On New Year’s Eve Morning I broke a large clear glass bowl
blundering around in the cupboard for a vessel to soak the black eyed peas.
It dismantled itself into a smaller clear glass bowl.
I marched with the bowls to the curb,
to the trash bin, swathed in a peach blush plush robe
and snugged in Farm and Fleet Red Boots,
crunching the thin mantle of snow.
Half way there the rim of the broken bowl
leapt to my arm, riding as a regal bracelet:
Large and clear and fearsome.
What a strange ritual this is, I thought.
No harm come to me, but could.
Yet I walk as though I’ve always done this
On New Year’s Eve.
On New Year’s Day Morning I broke a bit of molar
indulging in pomegranate seeds for breakfast.
Healthy Start! I hashtagged on Instagram.
Broken Tooth! I did not.
No major harm done, again.
I wasn’t hurt, just falling apart, aging.
They were so lovely, those bright pips, next to Peruvian blueberries
atop the oatmeal in my Japanese bowl,
and the white enamel shard in my hand,
the size of a seed pearl.
The Morning After New Year’s, I made the calls to Dentist,
Insurance, Etc. Due Diligence to start the year right.
Picked up Mrs. Dalloway at the Library,
Slogged off to the clinic for a Shingles shot.
Paisley sleeve struggled up high enough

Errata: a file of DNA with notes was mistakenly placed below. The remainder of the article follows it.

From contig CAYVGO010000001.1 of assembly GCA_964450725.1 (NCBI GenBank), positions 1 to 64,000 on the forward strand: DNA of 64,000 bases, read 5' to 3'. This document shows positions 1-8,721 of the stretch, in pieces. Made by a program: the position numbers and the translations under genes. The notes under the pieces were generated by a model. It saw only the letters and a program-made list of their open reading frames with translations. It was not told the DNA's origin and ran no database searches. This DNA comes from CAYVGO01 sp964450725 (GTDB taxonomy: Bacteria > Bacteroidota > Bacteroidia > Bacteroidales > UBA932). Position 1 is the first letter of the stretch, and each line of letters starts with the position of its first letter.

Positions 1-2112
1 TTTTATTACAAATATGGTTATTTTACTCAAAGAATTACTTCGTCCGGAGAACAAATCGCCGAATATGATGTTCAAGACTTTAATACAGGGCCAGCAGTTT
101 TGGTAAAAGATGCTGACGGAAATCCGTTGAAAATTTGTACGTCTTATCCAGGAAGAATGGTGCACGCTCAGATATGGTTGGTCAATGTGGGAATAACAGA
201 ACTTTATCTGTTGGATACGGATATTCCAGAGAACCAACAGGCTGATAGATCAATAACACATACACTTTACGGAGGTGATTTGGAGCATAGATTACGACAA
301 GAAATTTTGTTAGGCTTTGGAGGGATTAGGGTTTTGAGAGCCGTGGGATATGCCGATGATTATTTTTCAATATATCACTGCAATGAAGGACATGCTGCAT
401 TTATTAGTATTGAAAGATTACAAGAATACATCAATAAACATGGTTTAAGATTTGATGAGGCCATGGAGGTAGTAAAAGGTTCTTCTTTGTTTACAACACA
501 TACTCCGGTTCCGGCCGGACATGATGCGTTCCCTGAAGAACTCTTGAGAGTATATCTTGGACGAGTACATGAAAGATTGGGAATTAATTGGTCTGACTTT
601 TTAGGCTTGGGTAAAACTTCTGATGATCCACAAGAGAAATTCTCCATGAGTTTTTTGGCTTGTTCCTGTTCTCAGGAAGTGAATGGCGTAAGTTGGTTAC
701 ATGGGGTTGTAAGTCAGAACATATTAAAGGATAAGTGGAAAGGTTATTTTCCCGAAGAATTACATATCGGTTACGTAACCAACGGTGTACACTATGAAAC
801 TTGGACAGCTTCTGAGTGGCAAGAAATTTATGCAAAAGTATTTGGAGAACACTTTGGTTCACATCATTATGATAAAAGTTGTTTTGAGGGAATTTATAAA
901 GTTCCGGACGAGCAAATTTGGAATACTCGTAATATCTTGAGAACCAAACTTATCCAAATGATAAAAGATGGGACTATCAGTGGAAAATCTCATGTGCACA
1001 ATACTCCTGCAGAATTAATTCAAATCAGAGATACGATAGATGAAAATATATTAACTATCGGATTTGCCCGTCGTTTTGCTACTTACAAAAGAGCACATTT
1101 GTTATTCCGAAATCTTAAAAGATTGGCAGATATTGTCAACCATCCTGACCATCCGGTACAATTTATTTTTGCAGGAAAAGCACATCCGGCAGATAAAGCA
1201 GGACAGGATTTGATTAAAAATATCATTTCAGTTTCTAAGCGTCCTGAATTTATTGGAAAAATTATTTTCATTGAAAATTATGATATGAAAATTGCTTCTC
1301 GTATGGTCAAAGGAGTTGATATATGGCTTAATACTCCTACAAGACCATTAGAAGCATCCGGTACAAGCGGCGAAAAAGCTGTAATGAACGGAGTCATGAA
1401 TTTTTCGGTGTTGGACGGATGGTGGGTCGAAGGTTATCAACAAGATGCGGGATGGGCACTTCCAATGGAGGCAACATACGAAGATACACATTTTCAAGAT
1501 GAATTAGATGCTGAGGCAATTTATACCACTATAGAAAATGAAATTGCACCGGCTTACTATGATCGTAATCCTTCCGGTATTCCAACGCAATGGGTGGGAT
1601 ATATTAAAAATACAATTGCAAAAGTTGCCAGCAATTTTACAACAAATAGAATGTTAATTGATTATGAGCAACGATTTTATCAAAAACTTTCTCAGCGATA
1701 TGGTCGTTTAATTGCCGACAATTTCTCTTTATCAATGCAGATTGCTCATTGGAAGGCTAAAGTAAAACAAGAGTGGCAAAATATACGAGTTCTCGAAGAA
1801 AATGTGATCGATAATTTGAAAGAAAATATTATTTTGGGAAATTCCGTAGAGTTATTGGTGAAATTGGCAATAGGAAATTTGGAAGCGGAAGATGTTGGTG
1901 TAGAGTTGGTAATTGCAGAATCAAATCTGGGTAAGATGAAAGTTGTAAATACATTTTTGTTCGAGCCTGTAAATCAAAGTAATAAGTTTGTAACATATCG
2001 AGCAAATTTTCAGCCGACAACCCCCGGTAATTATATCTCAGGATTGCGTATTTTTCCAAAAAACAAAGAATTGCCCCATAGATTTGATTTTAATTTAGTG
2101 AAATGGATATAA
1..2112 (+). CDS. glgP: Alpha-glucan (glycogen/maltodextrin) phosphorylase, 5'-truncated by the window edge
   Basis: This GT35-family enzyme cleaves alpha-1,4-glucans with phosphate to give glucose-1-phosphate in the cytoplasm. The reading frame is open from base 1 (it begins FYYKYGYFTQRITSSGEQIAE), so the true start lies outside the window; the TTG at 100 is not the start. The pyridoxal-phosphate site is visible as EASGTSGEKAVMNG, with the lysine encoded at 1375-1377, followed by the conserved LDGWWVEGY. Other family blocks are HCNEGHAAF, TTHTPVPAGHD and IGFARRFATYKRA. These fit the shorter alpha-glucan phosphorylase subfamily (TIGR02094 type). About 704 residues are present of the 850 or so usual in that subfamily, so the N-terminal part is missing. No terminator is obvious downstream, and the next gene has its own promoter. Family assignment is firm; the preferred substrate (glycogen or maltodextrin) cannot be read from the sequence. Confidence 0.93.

for the nurse to get a good jab.
Afterwards got the car washed, why not?
Sunny Day, no snow in the forecast.
Queued up with the SUVs in my old Matrix.
They had Green Mountain Coffee in the waiting area.
I opened my book and watched the Cadillacs and Mercedes
In London, Clarissa steps out to the kerb on Victoria Street.
She is older, but feels young.
She recalls many things,
Her mind bright and buzzing with a new day,
A love who is far away.
Big Ben sounds. “There!” Virginia Woolf writes,
“. . . . First a warning, musical;
then the hour, irrevocable.”
It cannot be called back, but how she is
calling, calling, her mind reeling, at sea
as she floats through St. James to Piccadilly.
Even the neighbor sees her as a bird,
Blue-Green like a jay.
Back home, I nap, visions of platelets,
White and red blood cells coursing through
Me, crashing into each other blindly,
as hooks and eyes poured into a plastic packet
tangle while some dead or dying agent skulks unseen.
Two nights ago Big Ben sounded
After being nearly silent for two years.
In Westminster it must have been like the start of a war,
Chiming lyrically, then the deep clangs, like calling the dead,
Here, in winter, we have the owls,
Calling each other deep in the night.
A ghostly hooting as the world sleeps.